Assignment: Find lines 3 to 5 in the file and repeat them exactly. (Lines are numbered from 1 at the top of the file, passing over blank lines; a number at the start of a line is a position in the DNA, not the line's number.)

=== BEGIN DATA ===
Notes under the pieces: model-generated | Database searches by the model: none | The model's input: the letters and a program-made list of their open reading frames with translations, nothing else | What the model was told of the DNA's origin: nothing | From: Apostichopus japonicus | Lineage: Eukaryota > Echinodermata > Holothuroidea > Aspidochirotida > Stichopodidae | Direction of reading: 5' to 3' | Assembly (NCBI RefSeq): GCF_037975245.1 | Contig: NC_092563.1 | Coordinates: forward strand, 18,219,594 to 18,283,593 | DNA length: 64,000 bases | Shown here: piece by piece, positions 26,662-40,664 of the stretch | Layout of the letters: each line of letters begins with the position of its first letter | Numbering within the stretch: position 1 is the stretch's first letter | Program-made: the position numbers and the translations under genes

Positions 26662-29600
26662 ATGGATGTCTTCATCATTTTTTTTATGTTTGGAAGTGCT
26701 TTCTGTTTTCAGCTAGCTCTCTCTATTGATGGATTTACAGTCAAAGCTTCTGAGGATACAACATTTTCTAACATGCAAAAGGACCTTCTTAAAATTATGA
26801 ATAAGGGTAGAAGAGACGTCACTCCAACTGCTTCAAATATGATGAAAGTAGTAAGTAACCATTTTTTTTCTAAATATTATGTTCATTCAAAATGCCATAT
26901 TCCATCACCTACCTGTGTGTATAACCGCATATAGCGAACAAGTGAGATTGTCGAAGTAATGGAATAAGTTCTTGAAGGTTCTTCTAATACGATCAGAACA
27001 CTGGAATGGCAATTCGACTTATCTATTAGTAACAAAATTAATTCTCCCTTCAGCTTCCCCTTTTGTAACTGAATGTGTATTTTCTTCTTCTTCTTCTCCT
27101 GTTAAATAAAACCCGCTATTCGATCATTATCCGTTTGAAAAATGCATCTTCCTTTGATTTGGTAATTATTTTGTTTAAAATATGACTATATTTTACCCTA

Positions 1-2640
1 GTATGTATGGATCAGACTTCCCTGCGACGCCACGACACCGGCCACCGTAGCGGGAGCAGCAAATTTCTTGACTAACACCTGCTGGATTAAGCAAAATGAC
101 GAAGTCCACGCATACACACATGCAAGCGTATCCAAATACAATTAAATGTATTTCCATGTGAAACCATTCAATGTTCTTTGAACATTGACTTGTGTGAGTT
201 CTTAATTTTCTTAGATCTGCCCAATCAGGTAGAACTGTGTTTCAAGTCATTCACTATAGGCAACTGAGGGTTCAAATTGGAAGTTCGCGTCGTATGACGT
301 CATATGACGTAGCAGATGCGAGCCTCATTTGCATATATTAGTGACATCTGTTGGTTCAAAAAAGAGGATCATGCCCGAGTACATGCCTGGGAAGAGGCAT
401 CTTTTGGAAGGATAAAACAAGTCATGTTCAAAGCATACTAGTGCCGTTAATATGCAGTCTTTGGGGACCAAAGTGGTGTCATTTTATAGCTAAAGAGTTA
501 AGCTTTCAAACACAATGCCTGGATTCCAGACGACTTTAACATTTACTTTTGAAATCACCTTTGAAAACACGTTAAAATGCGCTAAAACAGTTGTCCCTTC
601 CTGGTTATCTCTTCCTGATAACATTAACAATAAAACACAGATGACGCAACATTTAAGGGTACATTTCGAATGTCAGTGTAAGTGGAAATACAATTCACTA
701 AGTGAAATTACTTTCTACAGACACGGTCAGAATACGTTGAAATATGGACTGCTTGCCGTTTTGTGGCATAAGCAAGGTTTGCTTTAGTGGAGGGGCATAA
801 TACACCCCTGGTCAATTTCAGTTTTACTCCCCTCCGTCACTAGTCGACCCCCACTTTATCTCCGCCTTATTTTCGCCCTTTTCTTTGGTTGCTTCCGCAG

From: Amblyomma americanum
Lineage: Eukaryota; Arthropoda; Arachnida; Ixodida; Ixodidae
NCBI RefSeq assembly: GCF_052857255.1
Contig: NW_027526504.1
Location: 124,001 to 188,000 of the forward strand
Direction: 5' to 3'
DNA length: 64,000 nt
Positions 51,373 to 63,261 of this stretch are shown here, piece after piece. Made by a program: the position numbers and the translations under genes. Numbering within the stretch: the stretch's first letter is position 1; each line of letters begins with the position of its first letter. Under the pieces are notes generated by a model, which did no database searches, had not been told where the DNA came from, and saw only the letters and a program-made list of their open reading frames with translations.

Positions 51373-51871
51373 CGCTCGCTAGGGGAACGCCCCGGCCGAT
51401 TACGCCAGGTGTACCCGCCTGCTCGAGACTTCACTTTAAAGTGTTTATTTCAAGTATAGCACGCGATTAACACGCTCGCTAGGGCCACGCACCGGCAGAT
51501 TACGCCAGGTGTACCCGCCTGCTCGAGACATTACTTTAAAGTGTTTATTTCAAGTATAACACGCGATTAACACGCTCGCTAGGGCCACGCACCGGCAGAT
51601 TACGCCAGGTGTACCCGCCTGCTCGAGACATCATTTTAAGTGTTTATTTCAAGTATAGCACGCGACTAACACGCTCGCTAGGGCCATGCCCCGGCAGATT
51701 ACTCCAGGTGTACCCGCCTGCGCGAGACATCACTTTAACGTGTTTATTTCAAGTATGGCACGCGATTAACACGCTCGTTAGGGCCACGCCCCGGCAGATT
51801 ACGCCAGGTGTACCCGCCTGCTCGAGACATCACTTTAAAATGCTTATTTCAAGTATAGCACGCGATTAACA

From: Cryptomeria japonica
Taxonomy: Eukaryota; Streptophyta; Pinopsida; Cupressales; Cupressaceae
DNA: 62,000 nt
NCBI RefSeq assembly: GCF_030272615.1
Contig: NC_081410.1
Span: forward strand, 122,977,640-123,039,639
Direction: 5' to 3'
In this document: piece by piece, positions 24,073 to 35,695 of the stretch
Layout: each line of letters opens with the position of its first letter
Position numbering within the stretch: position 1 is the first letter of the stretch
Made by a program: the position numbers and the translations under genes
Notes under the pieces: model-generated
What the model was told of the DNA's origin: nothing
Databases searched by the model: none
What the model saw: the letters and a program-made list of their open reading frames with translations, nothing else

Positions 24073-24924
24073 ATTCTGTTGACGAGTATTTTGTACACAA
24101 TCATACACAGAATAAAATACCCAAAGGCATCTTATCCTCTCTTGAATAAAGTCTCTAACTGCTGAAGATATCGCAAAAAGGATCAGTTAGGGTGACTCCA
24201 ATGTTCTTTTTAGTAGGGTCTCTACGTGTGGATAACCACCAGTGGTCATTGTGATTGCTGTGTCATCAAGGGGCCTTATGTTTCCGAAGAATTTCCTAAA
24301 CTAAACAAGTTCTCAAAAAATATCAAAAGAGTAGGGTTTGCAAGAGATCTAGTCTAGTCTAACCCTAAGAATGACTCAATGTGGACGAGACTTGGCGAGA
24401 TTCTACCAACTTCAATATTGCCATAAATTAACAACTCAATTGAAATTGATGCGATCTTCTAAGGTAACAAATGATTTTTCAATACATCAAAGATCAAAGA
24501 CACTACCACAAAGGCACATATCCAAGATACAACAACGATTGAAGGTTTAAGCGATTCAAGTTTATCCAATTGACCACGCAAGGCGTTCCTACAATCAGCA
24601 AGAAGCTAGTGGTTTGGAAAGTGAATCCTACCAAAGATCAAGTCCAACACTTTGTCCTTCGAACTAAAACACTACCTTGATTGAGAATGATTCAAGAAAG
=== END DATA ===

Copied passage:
26662 ATGGATGTCTTCATCATTTTTTTTATGTTTGGAAGTGCT
26701 TTCTGTTTTCAGCTAGCTCTCTCTATTGATGGATTTACAGTCAAAGCTTCTGAGGATACAACATTTTCTAACATGCAAAAGGACCTTCTTAAAATTATGA
26801 ATAAGGGTAGAAGAGACGTCACTCCAACTGCTTCAAATATGATGAAAGTAGTAAGTAACCATTTTTTTTCTAAATATTATGTTCATTCAAAATGCCATAT